1. Identify the insight needed to underpin strategy delivery and manage organisational risk
2. Understand the decision making data your Board needs to support shorter term performance
3. Determine the critical gaps between this, and what you currently provide
4. Find the most pragmatic way to plug the gaps
5. Optimise the format in which the data is presented
6. Develop the right skills to analyse and talk about the data
This article is the latest in a series on using data and statistics more effectively in HR, available free on Personnel Today.
To give you a flavour of the Kemsley's practical guidelines, the first step follows:
Identifying the insight required to underpin strategy delivery and manage organisational risk
THE RIGHT QUESTION TO ASK: "What are the organisational risks which can impact strategy delivery, and what is the best way of validating and monitoring them?"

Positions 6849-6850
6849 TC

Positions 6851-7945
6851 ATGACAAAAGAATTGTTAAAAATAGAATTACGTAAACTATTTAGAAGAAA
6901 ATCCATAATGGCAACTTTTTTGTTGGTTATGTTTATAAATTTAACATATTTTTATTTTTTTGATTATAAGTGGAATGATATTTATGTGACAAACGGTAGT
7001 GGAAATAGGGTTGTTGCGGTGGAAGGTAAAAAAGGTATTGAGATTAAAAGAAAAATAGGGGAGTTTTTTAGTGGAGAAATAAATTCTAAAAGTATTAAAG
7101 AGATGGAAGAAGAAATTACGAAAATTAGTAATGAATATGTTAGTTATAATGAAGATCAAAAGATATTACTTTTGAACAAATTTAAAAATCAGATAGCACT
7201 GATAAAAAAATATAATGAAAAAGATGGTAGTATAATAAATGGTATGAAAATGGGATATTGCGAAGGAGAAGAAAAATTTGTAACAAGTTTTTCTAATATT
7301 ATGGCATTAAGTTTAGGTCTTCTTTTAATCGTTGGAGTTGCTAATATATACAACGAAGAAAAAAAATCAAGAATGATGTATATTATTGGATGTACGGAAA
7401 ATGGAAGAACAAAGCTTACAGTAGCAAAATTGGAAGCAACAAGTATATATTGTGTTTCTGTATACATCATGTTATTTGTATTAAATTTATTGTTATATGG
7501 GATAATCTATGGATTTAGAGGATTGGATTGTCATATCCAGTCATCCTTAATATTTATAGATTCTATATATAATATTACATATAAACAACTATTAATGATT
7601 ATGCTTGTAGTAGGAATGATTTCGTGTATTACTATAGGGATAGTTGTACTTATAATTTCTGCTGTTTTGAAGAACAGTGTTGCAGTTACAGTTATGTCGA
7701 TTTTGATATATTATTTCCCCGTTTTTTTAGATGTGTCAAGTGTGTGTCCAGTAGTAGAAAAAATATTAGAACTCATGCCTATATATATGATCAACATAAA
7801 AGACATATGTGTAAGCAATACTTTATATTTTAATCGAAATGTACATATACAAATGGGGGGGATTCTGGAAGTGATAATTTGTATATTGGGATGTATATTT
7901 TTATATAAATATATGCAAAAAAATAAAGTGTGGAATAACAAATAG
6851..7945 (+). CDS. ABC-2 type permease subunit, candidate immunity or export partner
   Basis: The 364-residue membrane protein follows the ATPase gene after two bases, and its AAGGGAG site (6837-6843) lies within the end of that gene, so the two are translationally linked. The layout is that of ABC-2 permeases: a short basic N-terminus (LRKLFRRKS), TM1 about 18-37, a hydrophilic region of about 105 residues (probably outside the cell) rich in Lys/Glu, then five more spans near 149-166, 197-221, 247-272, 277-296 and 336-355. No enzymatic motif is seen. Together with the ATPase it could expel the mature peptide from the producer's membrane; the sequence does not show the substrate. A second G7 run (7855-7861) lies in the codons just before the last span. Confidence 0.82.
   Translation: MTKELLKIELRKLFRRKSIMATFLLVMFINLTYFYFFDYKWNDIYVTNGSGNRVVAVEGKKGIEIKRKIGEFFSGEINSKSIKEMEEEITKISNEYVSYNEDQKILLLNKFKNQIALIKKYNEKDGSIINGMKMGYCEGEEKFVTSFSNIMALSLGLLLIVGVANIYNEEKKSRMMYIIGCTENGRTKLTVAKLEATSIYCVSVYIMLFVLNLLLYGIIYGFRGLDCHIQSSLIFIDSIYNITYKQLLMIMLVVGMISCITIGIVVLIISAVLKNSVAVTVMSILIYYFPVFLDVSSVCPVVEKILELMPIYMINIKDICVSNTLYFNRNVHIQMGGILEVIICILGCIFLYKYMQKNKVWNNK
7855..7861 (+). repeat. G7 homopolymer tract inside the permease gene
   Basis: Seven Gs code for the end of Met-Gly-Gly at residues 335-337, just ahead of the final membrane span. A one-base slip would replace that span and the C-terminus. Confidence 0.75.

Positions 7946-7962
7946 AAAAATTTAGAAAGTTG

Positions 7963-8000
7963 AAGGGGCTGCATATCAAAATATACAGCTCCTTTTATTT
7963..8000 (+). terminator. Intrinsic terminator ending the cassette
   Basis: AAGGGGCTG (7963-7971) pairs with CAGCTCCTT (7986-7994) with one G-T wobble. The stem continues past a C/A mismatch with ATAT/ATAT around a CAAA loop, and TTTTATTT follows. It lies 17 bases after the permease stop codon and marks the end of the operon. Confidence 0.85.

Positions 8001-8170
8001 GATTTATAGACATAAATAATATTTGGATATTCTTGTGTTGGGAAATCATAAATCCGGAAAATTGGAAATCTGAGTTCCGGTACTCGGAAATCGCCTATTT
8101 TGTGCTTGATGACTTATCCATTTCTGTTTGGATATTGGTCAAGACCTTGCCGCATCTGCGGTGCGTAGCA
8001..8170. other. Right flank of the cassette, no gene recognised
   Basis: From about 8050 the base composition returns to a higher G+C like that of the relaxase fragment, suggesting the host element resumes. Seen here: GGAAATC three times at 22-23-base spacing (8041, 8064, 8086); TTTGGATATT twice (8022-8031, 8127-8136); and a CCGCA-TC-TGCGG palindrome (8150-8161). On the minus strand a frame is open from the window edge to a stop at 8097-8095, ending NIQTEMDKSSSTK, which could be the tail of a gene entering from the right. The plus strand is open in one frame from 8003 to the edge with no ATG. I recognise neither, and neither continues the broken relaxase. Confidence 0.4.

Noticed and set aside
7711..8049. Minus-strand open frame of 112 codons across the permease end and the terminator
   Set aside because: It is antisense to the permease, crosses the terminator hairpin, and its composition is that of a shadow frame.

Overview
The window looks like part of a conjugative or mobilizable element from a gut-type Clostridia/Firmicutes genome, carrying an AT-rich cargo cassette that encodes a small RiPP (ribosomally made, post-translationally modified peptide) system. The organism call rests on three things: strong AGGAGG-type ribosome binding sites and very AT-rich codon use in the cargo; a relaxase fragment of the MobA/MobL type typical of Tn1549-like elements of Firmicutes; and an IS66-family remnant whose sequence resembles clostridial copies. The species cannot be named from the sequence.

The key words here are organisational risk. Instead of asking "What data do we have which we would like to present?", we instead need to deduce the type and format of data and metrics which will best support an understanding of organisational risk.
When your CEO and CFO talk to analysts, shareholders, potential investors and your employees about the strategy of the business, and make promises about performance, there can be no confidence that any of this will come true without a solid understanding of the organisational risk - since every business has a strategy, and what ultimately differentiates between winners and losers is the ability of a business to activate strategy through organisation.
EXAMPLE - if your business strategy hinges around the acquisition of a more innovative, creative type of person in key areas, then strategy delivery depends on your ability to put these specific skills in place at the right time in the right quantity. Your CEO simply wants to know if this is going to be easy or hard to do, whether it is likely to impact any of the growth promises made, what is happening to mitigate any risk and if these activities are on track.